NEW YORK (TheStreet) -- Tuesday's trading session left more than one Nuance Communications (NUAN) investor wondering if the bottom would ever arrive after the company that makes voice-recoginition software issued a disappointing outlook for its fiscal first quarter and 2014 on Monday.
The market typically requires at least one more and often two days to digest such bad news, presenting a buying opportunity known by Wall Street as a "gap-and-crap" event, which is a gap lower followed by continued selling.
Although obviously we can't predict the future, after studying earnings and outlook disappointments over the years, I don't get surprised often. Let's first examine what the heck happened to start the free-fall and discuss quick trade and long-term investment ideas.
If you haven't read TheStreet's Herb Greenberg's post earnings analysis, take the time to do so. It's well done and sums up why investors couldn't dump their shares fast enough, especially in the first hour Tuesday.
BlackBerry (BBRY) uses Nuance's software, and its announcement that it is withdrawing from handsets and laying people off doesn't help. That news, however, was already reflected in Nuance's stock price.
Apple (AAPL) is an unknown that has the potential to drive Nuance's revenue, but even if it does, Nuance's stock may not benefit much because it is already priced for high growth with a price to earnings-to-growth ratio of almost four.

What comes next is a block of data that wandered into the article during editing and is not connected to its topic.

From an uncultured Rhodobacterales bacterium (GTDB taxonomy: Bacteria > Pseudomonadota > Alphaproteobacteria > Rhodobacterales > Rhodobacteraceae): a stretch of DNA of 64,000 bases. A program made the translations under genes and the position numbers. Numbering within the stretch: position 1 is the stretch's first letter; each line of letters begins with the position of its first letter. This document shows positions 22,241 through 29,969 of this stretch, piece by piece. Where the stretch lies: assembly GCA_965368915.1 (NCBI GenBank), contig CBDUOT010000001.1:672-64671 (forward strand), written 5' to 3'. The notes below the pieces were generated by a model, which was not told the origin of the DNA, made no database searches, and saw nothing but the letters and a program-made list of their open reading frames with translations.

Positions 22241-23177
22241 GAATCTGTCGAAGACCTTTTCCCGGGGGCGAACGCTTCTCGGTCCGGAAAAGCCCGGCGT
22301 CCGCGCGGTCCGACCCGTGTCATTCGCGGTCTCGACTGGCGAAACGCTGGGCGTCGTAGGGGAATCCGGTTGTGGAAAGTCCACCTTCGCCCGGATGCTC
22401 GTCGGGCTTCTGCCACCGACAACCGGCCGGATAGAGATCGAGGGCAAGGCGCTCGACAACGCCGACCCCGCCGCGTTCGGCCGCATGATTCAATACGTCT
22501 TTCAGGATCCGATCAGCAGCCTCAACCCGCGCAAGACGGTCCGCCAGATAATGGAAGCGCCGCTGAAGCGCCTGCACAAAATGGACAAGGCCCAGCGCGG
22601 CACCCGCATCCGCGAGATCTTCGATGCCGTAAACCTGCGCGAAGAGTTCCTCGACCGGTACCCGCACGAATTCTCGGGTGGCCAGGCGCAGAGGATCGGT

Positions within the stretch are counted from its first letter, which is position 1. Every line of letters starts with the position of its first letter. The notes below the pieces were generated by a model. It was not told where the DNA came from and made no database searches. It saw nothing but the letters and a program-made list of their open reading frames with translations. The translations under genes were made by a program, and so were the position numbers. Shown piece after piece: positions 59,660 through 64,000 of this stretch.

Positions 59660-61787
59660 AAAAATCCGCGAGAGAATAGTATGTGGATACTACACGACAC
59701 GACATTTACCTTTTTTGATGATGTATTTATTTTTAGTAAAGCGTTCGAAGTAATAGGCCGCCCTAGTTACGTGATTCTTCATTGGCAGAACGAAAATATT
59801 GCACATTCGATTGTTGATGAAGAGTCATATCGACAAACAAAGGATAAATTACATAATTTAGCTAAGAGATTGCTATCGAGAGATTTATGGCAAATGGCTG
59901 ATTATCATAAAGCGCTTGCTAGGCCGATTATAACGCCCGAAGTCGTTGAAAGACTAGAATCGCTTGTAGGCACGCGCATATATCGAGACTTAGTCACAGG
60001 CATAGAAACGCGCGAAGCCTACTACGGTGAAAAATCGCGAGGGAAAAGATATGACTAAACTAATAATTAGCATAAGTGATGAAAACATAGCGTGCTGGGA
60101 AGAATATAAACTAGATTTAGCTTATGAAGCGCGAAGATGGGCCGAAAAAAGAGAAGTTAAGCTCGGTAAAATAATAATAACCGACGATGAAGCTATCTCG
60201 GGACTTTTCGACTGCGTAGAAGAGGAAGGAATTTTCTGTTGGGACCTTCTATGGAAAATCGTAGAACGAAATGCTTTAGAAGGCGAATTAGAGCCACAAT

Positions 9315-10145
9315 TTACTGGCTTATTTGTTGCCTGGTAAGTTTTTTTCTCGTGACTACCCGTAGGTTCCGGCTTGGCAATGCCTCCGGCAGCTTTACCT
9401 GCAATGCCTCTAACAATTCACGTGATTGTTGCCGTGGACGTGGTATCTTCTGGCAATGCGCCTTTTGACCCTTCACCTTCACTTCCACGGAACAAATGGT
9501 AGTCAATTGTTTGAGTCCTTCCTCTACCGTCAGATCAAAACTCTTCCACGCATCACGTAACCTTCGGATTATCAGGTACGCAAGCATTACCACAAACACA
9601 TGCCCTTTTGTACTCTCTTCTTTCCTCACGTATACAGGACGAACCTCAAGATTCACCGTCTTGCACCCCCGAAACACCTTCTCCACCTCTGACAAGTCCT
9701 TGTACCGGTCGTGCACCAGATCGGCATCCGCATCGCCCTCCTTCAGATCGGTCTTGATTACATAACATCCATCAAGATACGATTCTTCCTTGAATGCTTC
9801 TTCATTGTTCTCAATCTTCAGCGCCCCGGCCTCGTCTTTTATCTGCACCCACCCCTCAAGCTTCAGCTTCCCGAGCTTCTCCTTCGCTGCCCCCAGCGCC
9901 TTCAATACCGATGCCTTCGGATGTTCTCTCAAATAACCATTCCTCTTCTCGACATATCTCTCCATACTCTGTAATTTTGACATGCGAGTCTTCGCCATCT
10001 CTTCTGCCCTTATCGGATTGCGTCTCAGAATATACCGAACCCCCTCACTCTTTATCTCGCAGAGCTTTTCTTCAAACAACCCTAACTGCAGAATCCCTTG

The same applies for mobile in general as mobile is a popular buzzword these days. If a company is able to report mobile is growing, investors are willing to overlook almost any other issue. But you should be careful.
Again, you need to already be convinced that averaging down is an excellent idea because trying to break even for the sake of breaking even is a losing strategy. Assuming you own shares at $18 and can now buy the stock at $13, adding an equal number of shares to your current position will push your cost-basis average down to $15.50.
The second part of the repair is hedging the position by selling an April $15 call for about 85 cents. The April expiration is 143 days away, allowing enough time for a recovery if it's going to happen and lowering your effective cost basis and risk to $14.65.
At the time of publication, Weinstein had no positions in securities mentioned. Follow @RobertWeinstein This article is commentary by an independent contributor, separate from TheStreet's regular news coverage.
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